Are you surprised that a description of a genre can generate such discussion? The power of language, right? I’m really enjoying this series, Jacqui. It’s fun to read your posts and everyone’s replies.

    Liked by 2 people

    • Many of these are in the genre scifi but the subgenre Space Opera. That way, those who love this style can find it easily.

      I’m happy that writers have such interest in all the varied genres. Not surprised because we are inquisitive by nature, aren’t we?

      Liked by 1 person

  7. Jacqui,

    Operas would bore me I think. I rarely like listening to it except on the rarest of occasions. But, ‘Space Opera’ is this the same? Is a story that’s set to mewsic? How on earth does one read a lyrical work? Maybe, it’s too early for me to think about this. I need some coffee. I’m sorry, I’m sorry. Why do I even attempt to comment before my first cup of Joe? *big sigh* I did stop by last night but had some funky issues with the internet and then got sidestepped with the dinner thing. Thanks for visiting my A2Z iPad Art Sketch of a big-eyed owl post yesterday. Happy A2Zing!

    Liked by 1 person

  8. Hi Jacqui – glad you mentioned Alex’ Space Opera ‘CassaStar’ … that was a great read – as to the follow ups … I wonder if it’s because some Opera has some wonderful full bodied music to it – sending one mesmerically into space and back … no idea – and I haven’t read the others … cheers Hilary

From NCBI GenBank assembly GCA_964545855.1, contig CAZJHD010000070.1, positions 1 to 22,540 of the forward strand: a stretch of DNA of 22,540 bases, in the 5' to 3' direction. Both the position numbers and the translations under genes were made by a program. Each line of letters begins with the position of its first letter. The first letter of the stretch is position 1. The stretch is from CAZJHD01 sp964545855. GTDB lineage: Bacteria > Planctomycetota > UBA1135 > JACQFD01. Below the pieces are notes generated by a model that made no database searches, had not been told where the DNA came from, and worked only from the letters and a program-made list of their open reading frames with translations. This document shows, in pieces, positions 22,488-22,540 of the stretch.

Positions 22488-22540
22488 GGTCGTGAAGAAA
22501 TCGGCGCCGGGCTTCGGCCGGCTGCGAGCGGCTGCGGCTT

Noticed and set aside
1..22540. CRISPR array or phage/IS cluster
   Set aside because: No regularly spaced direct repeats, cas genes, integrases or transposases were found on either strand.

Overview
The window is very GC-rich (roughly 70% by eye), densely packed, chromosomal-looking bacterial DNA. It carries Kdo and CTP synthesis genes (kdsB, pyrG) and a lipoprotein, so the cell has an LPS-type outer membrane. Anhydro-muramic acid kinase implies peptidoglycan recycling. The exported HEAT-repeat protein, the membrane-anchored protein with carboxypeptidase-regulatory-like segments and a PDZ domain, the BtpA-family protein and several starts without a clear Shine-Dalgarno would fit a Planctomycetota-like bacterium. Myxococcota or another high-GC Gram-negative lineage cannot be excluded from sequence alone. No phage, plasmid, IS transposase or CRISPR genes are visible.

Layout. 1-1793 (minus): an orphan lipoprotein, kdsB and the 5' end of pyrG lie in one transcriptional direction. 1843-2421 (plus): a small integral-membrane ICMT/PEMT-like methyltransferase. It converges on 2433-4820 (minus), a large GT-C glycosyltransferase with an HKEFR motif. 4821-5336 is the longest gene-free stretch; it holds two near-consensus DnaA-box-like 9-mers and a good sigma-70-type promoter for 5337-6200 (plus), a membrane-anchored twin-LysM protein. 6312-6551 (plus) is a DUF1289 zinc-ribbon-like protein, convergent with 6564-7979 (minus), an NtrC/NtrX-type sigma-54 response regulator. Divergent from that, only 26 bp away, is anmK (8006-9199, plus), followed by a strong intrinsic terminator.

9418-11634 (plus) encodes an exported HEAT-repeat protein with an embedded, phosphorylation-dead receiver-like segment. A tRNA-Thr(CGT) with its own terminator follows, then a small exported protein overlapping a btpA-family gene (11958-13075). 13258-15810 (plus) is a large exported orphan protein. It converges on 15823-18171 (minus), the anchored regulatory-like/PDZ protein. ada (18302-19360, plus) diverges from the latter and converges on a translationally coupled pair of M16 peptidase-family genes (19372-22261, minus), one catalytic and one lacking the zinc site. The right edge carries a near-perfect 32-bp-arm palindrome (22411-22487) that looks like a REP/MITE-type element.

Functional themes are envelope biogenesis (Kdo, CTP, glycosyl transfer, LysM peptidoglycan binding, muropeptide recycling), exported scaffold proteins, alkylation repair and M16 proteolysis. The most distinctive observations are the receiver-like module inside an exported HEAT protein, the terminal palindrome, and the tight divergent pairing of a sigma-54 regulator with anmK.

Liked by 1 person

  9. I’ve always been curious about what constitutes a space opera but never investigated it. I did read, and enjoy, Hyperion many years ago. But I’m embarrassed to admit how many times I tried to read the Foundation trilogy without success.

    Liked by 2 people

  10. Finding your blog for the first time because you left a comment on another blog. Amazed at the breadth of all your work and activity. Congratulations! Catching up on your #Challenge posts. For a writer, a good survey of genres that are available. If you have time or interest, my theme this year is BOOKSTORES, their architecture, location, and the good people who sell books. One of my passions. Hope to see you at one of the stores this April.

    Liked by 1 person

  11. This genre is new to me. As an opera lover, I’m intrigued as to how it came by the name. You’ve listed one of my favourite books, the one in which we learn that 42 is the answer to life, the universe and everything! They should compose an opera about it!

    Liked by 1 person

  12. Oh, so NOT my genre. I loved Enders Game but never managed to make my way through Hitchhiker’s Guide to the Galaxy despite repeated efforts and exhortations from friends claiming it was the best book they’d ever read. How about you? Is this a genre that you personally enjoy, Jacqui?

    Liked by 2 people

    • It’s about categorizing so readers can find you more easily. For example, my historic fiction would be lost in the wealth of novels in that genre but by calling it ‘prehistoric fiction’ (a subgenre of historic), it’s easy to identify and choose.

      Well, we’ll see how that works!

      Liked by 1 person

  13. Very interesting task you set writers. I have seen many operas and enjoyed most. Some have been outstanding. To write one? Well….the world in peril, true enough.
    I will look forward to what comes out of this. Is there going to be musicians involved?

    Liked by 1 person